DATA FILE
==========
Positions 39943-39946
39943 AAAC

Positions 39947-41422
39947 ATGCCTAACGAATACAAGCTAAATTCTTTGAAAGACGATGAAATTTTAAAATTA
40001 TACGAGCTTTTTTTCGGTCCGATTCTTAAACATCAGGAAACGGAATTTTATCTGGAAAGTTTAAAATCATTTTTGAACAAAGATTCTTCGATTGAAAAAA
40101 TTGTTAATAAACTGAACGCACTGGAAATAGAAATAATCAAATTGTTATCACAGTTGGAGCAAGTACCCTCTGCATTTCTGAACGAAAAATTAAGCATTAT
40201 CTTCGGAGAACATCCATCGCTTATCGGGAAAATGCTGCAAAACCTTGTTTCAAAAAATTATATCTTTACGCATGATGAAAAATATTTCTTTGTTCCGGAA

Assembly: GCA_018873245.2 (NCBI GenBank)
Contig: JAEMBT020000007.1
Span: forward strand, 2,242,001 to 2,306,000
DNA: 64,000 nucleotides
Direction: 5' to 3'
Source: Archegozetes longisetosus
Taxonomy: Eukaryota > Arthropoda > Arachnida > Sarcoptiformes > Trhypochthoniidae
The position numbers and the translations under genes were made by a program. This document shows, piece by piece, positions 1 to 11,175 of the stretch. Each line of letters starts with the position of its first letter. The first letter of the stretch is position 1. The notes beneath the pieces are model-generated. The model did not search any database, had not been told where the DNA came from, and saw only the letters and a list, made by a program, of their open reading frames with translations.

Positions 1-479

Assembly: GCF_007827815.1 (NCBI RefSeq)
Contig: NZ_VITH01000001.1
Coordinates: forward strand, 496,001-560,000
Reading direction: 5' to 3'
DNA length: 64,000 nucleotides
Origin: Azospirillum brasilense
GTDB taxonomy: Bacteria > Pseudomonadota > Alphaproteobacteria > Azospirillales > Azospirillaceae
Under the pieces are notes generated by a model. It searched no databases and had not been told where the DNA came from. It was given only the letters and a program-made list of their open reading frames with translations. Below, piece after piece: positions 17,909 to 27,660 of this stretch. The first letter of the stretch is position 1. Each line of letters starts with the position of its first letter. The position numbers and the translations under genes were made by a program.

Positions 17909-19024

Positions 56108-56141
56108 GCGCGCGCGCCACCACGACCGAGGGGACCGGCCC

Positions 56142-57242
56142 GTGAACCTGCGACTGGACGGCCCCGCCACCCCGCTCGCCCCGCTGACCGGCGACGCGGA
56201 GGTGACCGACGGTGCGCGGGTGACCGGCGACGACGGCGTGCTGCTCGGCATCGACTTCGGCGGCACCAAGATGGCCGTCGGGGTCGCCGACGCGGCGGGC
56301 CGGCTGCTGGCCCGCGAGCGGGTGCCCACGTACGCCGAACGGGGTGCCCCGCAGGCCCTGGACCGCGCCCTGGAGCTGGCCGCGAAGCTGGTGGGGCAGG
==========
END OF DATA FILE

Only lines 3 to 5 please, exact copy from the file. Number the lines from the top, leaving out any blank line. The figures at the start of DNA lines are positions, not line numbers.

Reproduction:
Positions 39947-41422
39947 ATGCCTAACGAATACAAGCTAAATTCTTTGAAAGACGATGAAATTTTAAAATTA
40001 TACGAGCTTTTTTTCGGTCCGATTCTTAAACATCAGGAAACGGAATTTTATCTGGAAAGTTTAAAATCATTTTTGAACAAAGATTCTTCGATTGAAAAAA